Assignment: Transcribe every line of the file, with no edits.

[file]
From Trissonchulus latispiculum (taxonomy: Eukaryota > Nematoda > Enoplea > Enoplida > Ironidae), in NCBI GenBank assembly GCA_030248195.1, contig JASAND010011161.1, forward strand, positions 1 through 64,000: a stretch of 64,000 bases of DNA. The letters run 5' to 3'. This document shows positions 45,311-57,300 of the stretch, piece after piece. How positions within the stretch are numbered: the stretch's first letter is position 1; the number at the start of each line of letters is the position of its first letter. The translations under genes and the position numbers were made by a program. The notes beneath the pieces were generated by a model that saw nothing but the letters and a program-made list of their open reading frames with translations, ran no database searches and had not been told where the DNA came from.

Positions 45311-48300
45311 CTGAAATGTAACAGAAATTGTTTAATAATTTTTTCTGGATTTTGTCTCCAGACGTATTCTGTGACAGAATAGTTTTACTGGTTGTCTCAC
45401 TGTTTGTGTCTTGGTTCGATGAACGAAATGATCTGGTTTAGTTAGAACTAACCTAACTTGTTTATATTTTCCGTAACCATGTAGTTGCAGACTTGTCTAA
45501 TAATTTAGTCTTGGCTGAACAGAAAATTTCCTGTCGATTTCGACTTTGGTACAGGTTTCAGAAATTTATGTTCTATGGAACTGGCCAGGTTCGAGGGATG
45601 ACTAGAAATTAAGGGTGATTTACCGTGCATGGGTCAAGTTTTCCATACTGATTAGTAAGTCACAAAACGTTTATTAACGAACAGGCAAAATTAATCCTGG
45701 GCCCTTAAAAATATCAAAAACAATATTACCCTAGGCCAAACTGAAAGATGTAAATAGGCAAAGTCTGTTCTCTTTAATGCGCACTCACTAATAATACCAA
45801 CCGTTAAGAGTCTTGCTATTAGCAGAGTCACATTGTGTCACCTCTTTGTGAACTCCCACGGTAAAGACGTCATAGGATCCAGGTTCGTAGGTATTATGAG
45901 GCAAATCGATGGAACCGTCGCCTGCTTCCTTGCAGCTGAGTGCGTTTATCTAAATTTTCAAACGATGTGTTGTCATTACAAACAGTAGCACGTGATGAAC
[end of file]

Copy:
From Trissonchulus latispiculum (taxonomy: Eukaryota > Nematoda > Enoplea > Enoplida > Ironidae), in NCBI GenBank assembly GCA_030248195.1, contig JASAND010011161.1, forward strand, positions 1 through 64,000: a stretch of 64,000 bases of DNA. The letters run 5' to 3'. This document shows positions 45,311-57,300 of the stretch, piece after piece. How positions within the stretch are numbered: the stretch's first letter is position 1; the number at the start of each line of letters is the position of its first letter. The translations under genes and the position numbers were made by a program. The notes beneath the pieces were generated by a model that saw nothing but the letters and a program-made list of their open reading frames with translations, ran no database searches and had not been told where the DNA came from.

Positions 45311-48300
45311 CTGAAATGTAACAGAAATTGTTTAATAATTTTTTCTGGATTTTGTCTCCAGACGTATTCTGTGACAGAATAGTTTTACTGGTTGTCTCAC
45401 TGTTTGTGTCTTGGTTCGATGAACGAAATGATCTGGTTTAGTTAGAACTAACCTAACTTGTTTATATTTTCCGTAACCATGTAGTTGCAGACTTGTCTAA
45501 TAATTTAGTCTTGGCTGAACAGAAAATTTCCTGTCGATTTCGACTTTGGTACAGGTTTCAGAAATTTATGTTCTATGGAACTGGCCAGGTTCGAGGGATG
45601 ACTAGAAATTAAGGGTGATTTACCGTGCATGGGTCAAGTTTTCCATACTGATTAGTAAGTCACAAAACGTTTATTAACGAACAGGCAAAATTAATCCTGG
45701 GCCCTTAAAAATATCAAAAACAATATTACCCTAGGCCAAACTGAAAGATGTAAATAGGCAAAGTCTGTTCTCTTTAATGCGCACTCACTAATAATACCAA
45801 CCGTTAAGAGTCTTGCTATTAGCAGAGTCACATTGTGTCACCTCTTTGTGAACTCCCACGGTAAAGACGTCATAGGATCCAGGTTCGTAGGTATTATGAG
45901 GCAAATCGATGGAACCGTCGCCTGCTTCCTTGCAGCTGAGTGCGTTTATCTAAATTTTCAAACGATGTGTTGTCATTACAAACAGTAGCACGTGATGAAC